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The Hobbyist's Guide to Casting Metal--2nd Edition (print)

The Hobbyist's Guide to Casting Metal--2nd Edition (print)

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Published by: toadster on Mar 18, 2011
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07/02/2013

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The type of fuel that you choose will dramatically influence both the amount of time you
spend and the cost of your furnace. Solid fuel, the most common type for beginning casters,
can use the cheapest furnace designs but is often (unless you have a free source of wood or
coal) the most expensive fuel per pound of metal melted. It leaves behind ash, requiring
messy, unpleasant work to clean up after a melting session.

Propane is very clean and very easy to use, but it is expensive. The cost of the tank, hose,
high-pressure regulator, and burner fittings will likely total at least $80-$100, and the fuel
itself is also expensive. The high cost of fuel necessitates spending extra money to make
the furnace more efficient, especially so at higher temperatures, which propane struggles to
reach. Natural gas may be slightly cheaper than propane, but is otherwise similar.

Waste oil is more difficult to burn cleanly than propane or solid fuels, but the fuel itself is
free, and the flame temperature is higher, which makes the melting of higher-temperature
metals easier and quicker. Furnaces can sacrifice a little efficiency without significant cost,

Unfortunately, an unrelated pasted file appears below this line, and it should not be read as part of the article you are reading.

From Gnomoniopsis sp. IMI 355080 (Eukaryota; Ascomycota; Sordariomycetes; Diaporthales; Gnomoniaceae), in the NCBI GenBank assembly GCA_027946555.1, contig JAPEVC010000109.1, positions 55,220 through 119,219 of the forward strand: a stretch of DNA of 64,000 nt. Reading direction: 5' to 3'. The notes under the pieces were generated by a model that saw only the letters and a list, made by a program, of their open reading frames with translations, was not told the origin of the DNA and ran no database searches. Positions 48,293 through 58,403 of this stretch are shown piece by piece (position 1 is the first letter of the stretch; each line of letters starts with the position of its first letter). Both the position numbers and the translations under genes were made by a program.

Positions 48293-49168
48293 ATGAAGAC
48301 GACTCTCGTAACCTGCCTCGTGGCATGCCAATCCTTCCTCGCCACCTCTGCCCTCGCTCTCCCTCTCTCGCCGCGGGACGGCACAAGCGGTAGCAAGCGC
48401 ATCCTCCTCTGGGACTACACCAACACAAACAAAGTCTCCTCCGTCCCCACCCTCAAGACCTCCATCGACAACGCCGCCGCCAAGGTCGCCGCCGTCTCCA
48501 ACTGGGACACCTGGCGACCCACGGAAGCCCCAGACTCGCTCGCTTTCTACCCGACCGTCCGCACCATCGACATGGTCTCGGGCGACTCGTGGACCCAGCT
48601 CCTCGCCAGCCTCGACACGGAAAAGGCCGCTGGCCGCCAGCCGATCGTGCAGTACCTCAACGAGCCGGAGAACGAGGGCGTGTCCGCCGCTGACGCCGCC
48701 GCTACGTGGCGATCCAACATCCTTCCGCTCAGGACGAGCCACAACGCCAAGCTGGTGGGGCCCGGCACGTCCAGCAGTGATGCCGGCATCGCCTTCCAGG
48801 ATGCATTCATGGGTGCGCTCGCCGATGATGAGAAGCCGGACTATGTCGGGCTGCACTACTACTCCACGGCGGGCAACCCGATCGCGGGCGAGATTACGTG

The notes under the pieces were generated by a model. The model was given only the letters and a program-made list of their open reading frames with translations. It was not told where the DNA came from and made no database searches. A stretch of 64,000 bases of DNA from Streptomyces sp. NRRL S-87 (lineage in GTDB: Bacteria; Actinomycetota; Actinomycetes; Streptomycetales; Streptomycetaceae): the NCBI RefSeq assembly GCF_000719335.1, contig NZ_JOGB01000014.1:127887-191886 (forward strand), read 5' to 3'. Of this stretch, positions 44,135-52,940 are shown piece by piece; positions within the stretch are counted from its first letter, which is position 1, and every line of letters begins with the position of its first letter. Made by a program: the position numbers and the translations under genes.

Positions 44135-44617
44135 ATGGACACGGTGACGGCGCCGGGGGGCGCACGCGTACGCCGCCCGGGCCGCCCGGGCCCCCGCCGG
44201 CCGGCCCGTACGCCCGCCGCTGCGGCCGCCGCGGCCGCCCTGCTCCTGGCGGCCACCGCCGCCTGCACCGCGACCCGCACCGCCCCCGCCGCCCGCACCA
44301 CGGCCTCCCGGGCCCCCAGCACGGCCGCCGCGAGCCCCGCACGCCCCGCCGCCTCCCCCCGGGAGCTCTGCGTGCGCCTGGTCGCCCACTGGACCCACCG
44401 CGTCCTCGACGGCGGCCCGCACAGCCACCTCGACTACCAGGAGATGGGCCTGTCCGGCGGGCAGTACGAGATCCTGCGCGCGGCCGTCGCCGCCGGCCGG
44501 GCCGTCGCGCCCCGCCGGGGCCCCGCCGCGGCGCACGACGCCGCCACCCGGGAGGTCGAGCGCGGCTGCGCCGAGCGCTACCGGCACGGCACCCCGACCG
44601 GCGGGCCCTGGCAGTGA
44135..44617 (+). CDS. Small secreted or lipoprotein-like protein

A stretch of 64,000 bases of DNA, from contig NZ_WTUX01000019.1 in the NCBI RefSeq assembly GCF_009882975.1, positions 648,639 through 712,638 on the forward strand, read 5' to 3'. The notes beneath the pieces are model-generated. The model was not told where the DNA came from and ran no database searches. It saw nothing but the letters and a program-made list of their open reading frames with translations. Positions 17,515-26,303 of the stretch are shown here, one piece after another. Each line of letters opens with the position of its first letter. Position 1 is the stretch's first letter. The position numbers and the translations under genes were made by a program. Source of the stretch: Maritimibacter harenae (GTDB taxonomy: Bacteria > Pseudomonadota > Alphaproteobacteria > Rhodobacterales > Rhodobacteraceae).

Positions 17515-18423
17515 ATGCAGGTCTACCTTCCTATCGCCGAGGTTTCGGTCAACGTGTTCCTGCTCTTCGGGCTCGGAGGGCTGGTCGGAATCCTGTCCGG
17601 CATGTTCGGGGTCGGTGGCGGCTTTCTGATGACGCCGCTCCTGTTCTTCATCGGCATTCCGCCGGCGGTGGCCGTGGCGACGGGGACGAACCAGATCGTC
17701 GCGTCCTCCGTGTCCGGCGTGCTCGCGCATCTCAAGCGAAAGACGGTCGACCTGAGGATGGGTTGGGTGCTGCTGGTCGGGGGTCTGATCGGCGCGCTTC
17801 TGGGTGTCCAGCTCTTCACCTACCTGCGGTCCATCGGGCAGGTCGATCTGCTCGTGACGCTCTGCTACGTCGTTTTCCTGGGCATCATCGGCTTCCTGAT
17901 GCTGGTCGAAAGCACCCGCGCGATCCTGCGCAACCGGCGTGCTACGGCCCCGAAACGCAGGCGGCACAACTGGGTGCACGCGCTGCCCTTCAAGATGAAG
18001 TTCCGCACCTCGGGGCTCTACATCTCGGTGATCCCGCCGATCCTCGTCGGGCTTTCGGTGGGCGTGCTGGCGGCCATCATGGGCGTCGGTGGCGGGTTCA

but they must be built with high-temperature materials to survive the oil flame's extreme
temperature, so they are usually not cheaper to build than propane furnaces. Building the
burner may be a significant cost in terms of both money and time, depending heavily on the
particular design.

Electric resistance heating is the cleanest of all and usually cheaper per pound of melt than
propane and solid fuels. However, the low maximum power input (limited by the breaker
or fuse on the circuit the furnace is plugged into) necessitates the most efficient and thus
most expensive designs, and the elements are costly as well. The cost of high-temperature
elements usually makes resistance melting above aluminum temperatures impractical.

Electric arc and induction furnaces can achieve very high temperatures, but the design of
the furnace and electrical control units is well beyond the scope of this book, and these
methods are generally not economical for melting on a budget.

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